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Sunday, December 24, 2006

Bangaloreans assert their right to information

· About 1,500 cases have been filed with the KIC accusing officials of providing misleading information
The Hindu, Swathi Shivanand (Date:13/12/2006) Bangalore: One year since it came into force, persevering citizens are not letting the Right to Information (RTI) Act fade into oblivion. Hundreds of applications for information under the RTI Act are making their way onto the tables of government officials, who are legally bound to give information that the citizen asks for.
Obstinate officials, unwilling to give information, have been taken to task by angry citizens. Nearly 1,500 cases have been filed with the Karnataka Information Commission (KIC), accusing officials of delaying, or providing misleading or incomplete information.
In Bangalore, many citizens have used the RTI Act. There are even e-groups such as Kriya Katte and organisations such as Mahiti Hakku Adhyayana Kendra to take up the cause of the RTI applicants.
Common problems
Delay in providing information to applicants is one of the most common problems. On August 27, V. Bhaskar of Nivarana Seva Trust filed an application under RTI Act asking for information on unauthorised constructions in all the three zones of the Bangalore Mahanagara Palike (BMP) and on what action had been initiated against the violators. He was not provided the information within the mandated 30 days. The BMP, however, took action and slapped fines against the engineers when Mr. Bhaskar approached the appellant authority at the BMP.
Wrong information
There are instances of wrong information being provided or of intentional denial of information.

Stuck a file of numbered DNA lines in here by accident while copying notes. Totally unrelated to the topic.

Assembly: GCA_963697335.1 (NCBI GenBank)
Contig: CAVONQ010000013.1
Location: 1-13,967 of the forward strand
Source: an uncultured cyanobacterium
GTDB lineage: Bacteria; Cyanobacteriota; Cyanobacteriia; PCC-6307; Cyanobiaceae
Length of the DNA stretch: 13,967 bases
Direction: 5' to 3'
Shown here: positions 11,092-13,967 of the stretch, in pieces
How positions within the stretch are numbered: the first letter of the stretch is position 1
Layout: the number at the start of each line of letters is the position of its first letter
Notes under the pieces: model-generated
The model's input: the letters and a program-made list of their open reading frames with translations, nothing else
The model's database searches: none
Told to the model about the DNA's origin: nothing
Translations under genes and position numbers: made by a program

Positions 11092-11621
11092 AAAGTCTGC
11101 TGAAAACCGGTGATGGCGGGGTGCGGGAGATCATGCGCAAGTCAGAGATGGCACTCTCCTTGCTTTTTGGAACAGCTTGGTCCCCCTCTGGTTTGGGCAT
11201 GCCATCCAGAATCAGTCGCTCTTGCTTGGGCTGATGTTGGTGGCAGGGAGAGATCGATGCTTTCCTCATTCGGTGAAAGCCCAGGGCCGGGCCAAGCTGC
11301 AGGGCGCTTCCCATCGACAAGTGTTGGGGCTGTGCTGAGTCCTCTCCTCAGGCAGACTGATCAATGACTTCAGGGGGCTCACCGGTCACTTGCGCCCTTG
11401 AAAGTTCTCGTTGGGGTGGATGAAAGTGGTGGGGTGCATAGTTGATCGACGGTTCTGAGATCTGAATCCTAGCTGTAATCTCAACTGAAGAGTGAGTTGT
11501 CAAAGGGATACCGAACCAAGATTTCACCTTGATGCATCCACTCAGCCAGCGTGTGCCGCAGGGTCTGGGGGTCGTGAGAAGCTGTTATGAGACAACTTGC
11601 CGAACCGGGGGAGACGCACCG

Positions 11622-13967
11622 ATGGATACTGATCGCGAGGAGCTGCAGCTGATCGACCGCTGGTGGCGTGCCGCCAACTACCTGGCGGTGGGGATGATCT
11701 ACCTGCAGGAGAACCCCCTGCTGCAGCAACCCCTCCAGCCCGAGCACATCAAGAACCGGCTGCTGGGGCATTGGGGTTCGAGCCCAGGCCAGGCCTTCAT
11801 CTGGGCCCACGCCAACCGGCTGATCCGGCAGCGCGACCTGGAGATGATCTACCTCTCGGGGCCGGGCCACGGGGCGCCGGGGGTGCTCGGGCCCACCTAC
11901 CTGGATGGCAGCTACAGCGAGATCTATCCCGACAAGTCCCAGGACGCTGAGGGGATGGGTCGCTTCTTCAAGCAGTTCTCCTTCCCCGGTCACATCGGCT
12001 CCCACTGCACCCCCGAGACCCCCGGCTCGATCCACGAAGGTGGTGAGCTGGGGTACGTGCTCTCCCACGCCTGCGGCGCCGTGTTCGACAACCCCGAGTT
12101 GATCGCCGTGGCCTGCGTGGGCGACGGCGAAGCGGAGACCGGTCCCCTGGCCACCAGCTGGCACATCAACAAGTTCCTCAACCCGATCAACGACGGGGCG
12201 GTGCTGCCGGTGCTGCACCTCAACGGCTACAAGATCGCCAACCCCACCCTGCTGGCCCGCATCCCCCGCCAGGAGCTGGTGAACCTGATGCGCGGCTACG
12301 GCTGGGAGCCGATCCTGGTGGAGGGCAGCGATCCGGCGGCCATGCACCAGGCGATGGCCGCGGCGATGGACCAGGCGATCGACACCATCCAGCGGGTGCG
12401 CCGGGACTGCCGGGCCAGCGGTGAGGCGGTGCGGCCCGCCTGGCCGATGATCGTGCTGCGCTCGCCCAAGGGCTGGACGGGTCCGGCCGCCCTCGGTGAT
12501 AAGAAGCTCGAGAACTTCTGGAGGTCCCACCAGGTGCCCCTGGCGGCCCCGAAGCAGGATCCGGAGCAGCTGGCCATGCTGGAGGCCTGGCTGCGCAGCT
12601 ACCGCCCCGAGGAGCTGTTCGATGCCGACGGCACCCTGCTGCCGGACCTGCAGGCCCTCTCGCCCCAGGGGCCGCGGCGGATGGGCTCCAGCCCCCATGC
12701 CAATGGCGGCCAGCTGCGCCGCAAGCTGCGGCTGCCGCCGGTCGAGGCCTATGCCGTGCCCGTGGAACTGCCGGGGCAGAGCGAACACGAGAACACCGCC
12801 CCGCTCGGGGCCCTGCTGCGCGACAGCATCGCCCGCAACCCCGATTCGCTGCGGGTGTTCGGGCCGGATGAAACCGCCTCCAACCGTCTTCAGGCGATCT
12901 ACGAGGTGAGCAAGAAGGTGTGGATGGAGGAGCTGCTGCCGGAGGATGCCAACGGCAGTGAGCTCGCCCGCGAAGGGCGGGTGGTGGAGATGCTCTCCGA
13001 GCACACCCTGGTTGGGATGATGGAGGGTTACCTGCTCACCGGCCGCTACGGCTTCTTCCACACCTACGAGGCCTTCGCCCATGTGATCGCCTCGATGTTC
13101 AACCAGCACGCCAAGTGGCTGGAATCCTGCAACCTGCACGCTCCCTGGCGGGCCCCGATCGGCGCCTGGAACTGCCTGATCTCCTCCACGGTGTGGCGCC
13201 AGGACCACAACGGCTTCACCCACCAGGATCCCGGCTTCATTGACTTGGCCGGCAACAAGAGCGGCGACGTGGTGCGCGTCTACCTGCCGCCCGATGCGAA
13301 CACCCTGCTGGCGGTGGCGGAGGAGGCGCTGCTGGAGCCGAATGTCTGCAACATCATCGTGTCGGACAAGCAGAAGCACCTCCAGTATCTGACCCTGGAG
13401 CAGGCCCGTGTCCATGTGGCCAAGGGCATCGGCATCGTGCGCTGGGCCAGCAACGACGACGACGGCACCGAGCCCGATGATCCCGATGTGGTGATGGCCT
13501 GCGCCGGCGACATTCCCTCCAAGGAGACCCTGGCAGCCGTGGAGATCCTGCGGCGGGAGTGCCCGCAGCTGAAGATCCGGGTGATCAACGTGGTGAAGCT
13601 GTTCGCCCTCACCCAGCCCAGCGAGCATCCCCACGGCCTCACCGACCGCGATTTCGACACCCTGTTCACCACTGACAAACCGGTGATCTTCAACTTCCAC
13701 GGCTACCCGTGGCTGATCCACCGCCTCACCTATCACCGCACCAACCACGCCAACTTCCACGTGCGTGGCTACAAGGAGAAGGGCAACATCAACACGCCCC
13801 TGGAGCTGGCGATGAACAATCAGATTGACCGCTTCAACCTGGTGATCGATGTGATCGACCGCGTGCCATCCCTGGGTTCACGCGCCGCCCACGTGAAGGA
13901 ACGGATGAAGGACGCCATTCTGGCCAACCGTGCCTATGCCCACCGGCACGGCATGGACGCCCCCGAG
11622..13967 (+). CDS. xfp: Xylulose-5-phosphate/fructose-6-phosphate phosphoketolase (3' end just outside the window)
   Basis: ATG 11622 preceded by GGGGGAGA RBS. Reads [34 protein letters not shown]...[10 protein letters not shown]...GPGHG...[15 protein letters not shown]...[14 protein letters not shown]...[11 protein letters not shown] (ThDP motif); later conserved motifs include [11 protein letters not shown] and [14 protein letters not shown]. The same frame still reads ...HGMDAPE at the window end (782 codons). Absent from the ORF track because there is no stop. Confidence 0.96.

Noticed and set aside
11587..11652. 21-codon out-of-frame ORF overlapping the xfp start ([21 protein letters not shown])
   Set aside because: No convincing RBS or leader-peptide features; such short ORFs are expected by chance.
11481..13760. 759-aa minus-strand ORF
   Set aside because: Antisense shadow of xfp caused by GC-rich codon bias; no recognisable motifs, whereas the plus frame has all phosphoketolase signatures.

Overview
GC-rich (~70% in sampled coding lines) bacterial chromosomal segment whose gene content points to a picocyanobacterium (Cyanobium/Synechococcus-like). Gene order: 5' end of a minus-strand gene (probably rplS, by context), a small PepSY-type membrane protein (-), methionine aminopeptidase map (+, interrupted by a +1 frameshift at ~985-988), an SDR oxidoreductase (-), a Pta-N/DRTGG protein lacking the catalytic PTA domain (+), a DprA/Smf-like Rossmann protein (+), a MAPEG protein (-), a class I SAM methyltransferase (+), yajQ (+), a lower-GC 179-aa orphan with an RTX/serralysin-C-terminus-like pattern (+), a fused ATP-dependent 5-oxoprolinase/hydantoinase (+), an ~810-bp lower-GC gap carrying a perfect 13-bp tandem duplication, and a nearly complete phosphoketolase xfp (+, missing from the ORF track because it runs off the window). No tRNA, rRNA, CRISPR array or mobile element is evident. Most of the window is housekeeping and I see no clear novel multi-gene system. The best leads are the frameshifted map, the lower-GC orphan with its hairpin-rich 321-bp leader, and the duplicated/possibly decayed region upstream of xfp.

On August 31, the KIC fined the Commissioner of Byatarayanpura City Municipal Council (CMC) Rs. 5,000 for providing wrong information to B.H. Veeresh, who had asked for information on a Civic Amenity (CA) site in Canara Bank Layout.
Officials usually claim non-availability of records. The claim is not without reason. "The problem with many government agencies is that the recording system is so bad that many documents are irretrievably lost," says Y.G. Muralidharan, member of Consumer Rights Education and Awareness Trust.
However, Anil Kumar, convenor of Kriya Katte, an organisation dedicated to spreading information on RTI Act, disagrees. He says that it is one of the duties of the Government agencies to maintain the records efficiently. "You cannot deny information to the public because you have not been doing your duty properly over the years," he says.
State Information Commissioner K.A. Thippeswamy provides another reason for officials' resistance. He says: "The mindset of officials is yet to change. When people ask for information, officials feel that their authority is being undermined."
Officials claim that most people ask for information either to blackmail the officials or just for the sake of asking. They say that RTI Act has added to their burden. "Most people ask for so much information that it is difficult to provide all of it.
Government organisations, in some cases, have not provided information "terming the data asked for as personal interest."
Lack of seriousness
In an evident display of lack of seriousness in disseminating basic information on names, designations and other particulars of the Public Information Officers (PIOs), the police department, in its notification, gives no addresses and contact numbers of its PIOs and appellant authorities.
"The BMP, BWSSB, BESCOM and other agencies must make it accessible to the public information on what services the ward offices or service stations provide to the citizens. Instead they just tell us that the information is available at the head office," says Mr. Anil Kumar.
Making a difference
Some people have invited the wrath of officials and local politicians by just demanding information. But in most instances, to prevent secrets from spilling out, authorities have promptly completed work, which sometimes have been pending for years.
J. Vasudevan of Jayamahal Citizens' Forum had asked for information about road works taken up in the past two years in his area. It was only when he was about to approach the KIC that the officials gave him the information he had asked for. "Now after I have the information, the BMP has finally taken up all these incomplete works," he said.
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The Hindu,

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